The pan-European Stoxx 600 fell 0.3% in Monday morning trading as travel and leisure stocks took the hardest hit with new fears of Covid-19, this time one the new delta variant. Asian stocks were mixes but weaker as well after Chinese industrial profits slowed by 21% from April to May.
U.S. Futures were also mixed as the S&P 500 was flat, the Down Jones fell 24 points while the Nasdaq 100 futures rose slightly. Stocks posted gains indicating investors started to relax over inflation fears with more investors believing the current price acceleration in the U.S. is not a sustained problem but instead a short-term movement.
OPEC+ members are meeting this week in Vienna to discuss oil production policies as world oil prices have risen to 2018 levels, caused in part by increasing tension between the U.S. and Iran. With the exception of small carve-outs like Texas and Louisiana, gas prices across the U.S. are above their 2018 levels.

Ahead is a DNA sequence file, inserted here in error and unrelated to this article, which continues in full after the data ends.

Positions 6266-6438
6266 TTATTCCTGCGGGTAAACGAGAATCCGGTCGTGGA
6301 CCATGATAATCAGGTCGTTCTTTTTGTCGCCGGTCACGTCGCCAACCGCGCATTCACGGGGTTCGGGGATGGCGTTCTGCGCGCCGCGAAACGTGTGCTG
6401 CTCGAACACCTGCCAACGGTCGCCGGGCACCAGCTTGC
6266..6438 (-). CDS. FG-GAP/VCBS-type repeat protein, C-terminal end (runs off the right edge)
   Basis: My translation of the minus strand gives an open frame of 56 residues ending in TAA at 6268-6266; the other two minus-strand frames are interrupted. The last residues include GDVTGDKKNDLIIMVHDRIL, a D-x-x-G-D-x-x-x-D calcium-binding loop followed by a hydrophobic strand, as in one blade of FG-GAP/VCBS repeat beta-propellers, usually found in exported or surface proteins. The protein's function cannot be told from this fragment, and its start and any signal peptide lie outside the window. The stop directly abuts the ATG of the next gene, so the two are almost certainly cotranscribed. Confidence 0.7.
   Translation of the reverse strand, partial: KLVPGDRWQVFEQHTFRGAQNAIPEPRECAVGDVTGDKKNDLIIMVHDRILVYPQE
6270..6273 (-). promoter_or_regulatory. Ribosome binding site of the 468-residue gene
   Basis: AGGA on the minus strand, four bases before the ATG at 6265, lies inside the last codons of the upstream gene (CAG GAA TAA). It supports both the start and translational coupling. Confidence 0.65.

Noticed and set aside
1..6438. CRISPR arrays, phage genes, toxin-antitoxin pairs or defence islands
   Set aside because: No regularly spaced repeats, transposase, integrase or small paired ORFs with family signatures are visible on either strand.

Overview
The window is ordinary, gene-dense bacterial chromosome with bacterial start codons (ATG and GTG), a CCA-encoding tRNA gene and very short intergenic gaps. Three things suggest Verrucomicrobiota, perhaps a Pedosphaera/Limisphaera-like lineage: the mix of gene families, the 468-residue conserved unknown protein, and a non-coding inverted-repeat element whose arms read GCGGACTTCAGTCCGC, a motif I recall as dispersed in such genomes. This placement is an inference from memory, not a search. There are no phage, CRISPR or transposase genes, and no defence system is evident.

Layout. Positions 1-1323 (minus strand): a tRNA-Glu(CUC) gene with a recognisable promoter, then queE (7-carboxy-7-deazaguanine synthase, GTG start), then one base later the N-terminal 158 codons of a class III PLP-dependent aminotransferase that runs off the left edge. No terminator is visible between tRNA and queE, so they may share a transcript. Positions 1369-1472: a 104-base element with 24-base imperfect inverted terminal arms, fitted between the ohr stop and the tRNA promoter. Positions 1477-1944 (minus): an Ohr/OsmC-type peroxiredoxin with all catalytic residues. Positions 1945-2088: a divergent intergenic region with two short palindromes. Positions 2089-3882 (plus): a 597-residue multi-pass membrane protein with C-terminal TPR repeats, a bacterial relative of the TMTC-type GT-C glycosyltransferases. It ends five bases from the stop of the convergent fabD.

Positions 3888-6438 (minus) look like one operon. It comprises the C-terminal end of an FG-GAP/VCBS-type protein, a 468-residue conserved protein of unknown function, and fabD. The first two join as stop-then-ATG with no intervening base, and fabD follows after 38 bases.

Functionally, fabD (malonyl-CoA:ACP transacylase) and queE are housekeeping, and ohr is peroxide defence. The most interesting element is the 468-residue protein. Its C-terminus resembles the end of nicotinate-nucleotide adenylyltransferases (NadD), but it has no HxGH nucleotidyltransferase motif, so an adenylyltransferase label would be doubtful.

A growing number of private investors are expressing concern over President Biden’s expensive programs, causing a pullback in private investment in the U.S. for May and June. “Private investors are worried that such high levels of U.S. public debt will cause longer term, but unseen, slow inflation that will see business profits shrink despite increased sales” said Mark Morgan, an economics professor with the University of Florida.
Transportation continues to preform well as the expected slowdown of consumer goods never materialized as more people started going out, traveling and returning to the office to work. But retailers have been hit hard with supplies of many items in short supply as odd supply chain bottlenecks caused by the pandemic continue to stretch into 2021 and are expected to resolve sometime in 2022. Not only are computer chips in short supply but so are many other common raw materials used in the production of so many household and consumer goods.